Leasing FAQ’s

Leasing FAQ’s

Leasing is very common in the NHS, Private Hospitals and in care homes.  It started with helping to secure large purchases such as scanning machines, but now it is much more commonly used to obtain other medical equipment, such as specialist beds and early mobilisation chairs.

Here we will run through a list of FAQ’s, particularly with regard to the leasing we offer:

Why lease?

When you have high clinical need, but a severe lack of capital, leasing is a great way of solving this issue. 

Our leasing is fully NHS Compliant. The NHS has a number of finance and compliance rules and we are fully compliant.  This completely simplifies the process for you, and should cut down on time, paperwork and long discussions!

Leasing is a great way of spreading the cost of a capital purchase over 3-5 years.  Added to that, you have the benefit of a fixed cost of an asset over 3-5 years, so even if the cost of the asset goes up, your payments do not.

Far quicker from need-to-receive.  Finding the capital to purchase a necessary piece of equipment can take a significant period of time and also requires a large number of sign offs.  Not so much with leasing. Once the leasing has been agreed and signed, the chair can be delivered within 6 weeks….

We find that departments, when leasing can afford more than one of the piece of equipment they desperately need.  There is no need to ask charitable funds to invest £5-6k in a piece of equipment, instead a lease allows you to have the equipment over 3-5 years with an option of purchasing it at the end for just 1% of the total cost. Added to that, we offer great deals on leasing a number of pieces of equipment at the same time – so say 5 or 6 CH5 chairs - you will get a better leasing cost.

Is there just one lease solution for all?

Absolutely not.  Every department has their own needs from leasing, so our lease agreement is tailored to that.  Some examples below:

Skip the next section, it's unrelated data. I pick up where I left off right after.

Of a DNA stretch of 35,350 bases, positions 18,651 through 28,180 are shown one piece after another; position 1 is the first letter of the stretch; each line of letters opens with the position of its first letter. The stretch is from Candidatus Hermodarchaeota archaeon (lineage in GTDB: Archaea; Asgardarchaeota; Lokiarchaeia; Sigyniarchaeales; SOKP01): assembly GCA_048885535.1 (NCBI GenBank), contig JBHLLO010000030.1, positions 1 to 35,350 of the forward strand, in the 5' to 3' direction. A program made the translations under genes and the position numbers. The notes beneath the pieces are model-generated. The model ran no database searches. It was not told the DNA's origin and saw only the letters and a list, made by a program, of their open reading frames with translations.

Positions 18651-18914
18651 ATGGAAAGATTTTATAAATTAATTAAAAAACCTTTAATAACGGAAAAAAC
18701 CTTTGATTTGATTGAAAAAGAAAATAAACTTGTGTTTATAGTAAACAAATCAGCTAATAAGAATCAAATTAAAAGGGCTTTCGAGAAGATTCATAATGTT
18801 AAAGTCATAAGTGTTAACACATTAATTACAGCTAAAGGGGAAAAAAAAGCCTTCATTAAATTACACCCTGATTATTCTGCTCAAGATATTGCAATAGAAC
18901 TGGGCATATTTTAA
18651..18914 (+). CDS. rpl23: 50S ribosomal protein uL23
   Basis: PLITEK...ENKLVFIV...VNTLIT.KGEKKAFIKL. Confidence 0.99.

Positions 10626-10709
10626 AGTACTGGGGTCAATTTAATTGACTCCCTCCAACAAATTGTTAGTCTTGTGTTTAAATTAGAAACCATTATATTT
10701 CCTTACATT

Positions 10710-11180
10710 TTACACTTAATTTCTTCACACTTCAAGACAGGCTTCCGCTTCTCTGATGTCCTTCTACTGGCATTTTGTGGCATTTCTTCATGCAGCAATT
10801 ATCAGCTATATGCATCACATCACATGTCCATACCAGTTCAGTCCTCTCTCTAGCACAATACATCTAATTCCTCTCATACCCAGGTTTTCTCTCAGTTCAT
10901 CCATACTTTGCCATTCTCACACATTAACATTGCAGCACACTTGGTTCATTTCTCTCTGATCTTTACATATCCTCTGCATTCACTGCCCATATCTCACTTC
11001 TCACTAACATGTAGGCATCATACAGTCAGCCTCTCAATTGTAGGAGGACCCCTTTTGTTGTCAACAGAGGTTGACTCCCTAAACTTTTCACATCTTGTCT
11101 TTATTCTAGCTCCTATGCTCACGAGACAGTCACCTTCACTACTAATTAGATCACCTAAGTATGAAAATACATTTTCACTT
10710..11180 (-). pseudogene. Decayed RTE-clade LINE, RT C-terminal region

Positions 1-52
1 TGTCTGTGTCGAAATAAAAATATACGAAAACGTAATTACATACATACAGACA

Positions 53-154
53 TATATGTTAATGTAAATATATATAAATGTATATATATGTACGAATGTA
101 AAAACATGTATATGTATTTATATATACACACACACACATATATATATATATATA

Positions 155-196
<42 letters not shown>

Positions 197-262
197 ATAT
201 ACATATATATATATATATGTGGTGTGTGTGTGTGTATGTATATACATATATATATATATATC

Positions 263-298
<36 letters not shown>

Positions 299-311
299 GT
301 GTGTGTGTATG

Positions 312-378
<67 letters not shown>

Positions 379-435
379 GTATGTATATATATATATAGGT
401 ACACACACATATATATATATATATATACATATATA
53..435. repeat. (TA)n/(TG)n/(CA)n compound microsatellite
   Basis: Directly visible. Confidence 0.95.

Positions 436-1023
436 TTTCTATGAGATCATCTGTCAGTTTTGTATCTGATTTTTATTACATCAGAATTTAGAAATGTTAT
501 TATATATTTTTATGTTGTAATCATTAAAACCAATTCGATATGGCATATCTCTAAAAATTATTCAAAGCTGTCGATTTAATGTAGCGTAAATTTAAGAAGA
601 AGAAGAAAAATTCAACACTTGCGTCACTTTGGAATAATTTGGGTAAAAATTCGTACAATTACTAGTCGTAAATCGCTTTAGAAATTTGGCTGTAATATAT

Maintenance included.  For a Trust we worked with recently, this was a really important part of the quote.  The Trust found that once they invested in purchasing equipment, there was no budget for maintaining the equipment – meaning within 2-3 years the equipment was languishing in a corner, or not being used to its full potential whilst different departments negotiated over who was in charge of maintenance and repairs.

Part funded – part leased.  Some departments already have acquired monies for some of the cost from their Trust charity.  If this is the case, you can part fund the cost of the equipment, meaning the monthly lease costs go down significantly, or you lease for a shorter period of time.  Or by freeing up monies completely and leasing instead, they can now afford more than one #earlymobilisation chair.

We don’t lease in our Trust

We regularly hear this from HCP’s, but you would be surprised!  All NHS Trusts lease equipment, just some departments do not (at the moment).  Leasing often provides a number of significant advantages to procurement, the department themselves and engineering, so it is investigating.

We have recently put department heads in touch with other departments who lease so they can be reassured that leasing is a secure and beneficial option.

What happens when the lease ends?

Well you have 3 options:

  1. You can give the equipment back to us
  2. You can exchange the current equipment for new equipment and continue the lease
  3. You can purchase the equipment for just 1% of the purchase price.

How much does leasing cost?

As you can imagine, there is a caveat with this – it is dependent on the equipment you choose, how long you lease for, how many pieces of equipment you lease and if you take up our maintenance and repairs package, but we recently quoted a Trust on 5 #earlymobilisation chairs on a 5 year lease, with maintenance from just £5.10 a day; so just over £35 a week per chair.

Below is a quick chart of how much time it can take to purchase a single care chair vs leasing it.

 Capital asset process

Leasing cycle for the NHS

If you would like a leasing quote, please get in touch here